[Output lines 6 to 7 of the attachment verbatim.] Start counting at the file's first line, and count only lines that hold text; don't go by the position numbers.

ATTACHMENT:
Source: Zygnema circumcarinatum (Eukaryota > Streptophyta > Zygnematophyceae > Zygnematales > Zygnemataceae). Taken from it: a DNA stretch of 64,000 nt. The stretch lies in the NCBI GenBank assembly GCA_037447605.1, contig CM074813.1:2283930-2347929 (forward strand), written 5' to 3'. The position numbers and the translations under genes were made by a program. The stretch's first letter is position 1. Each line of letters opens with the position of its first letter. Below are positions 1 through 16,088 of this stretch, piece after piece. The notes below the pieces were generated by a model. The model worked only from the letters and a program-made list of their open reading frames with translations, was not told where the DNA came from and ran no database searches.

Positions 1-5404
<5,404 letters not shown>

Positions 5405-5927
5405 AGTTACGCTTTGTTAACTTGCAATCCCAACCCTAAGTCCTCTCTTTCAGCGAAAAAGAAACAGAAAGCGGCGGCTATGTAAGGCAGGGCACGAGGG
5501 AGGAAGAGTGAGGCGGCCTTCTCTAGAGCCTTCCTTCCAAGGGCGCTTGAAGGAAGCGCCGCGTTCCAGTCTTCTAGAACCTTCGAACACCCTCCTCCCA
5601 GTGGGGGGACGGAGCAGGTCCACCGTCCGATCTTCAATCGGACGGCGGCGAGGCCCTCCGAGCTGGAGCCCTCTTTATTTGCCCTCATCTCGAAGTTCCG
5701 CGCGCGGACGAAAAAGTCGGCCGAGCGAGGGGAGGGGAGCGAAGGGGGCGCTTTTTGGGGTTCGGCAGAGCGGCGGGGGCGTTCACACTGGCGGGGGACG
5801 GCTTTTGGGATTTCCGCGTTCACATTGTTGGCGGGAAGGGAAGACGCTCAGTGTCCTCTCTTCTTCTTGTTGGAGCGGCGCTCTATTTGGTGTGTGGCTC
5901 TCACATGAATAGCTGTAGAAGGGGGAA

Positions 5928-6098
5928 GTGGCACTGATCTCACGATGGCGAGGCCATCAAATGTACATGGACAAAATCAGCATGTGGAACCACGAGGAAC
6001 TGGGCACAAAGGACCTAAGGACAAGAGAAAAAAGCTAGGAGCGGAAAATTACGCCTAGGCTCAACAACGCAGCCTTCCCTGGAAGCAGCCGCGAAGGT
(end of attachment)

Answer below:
5501 AGGAAGAGTGAGGCGGCCTTCTCTAGAGCCTTCCTTCCAAGGGCGCTTGAAGGAAGCGCCGCGTTCCAGTCTTCTAGAACCTTCGAACACCCTCCTCCCA
5601 GTGGGGGGACGGAGCAGGTCCACCGTCCGATCTTCAATCGGACGGCGGCGAGGCCCTCCGAGCTGGAGCCCTCTTTATTTGCCCTCATCTCGAAGTTCCG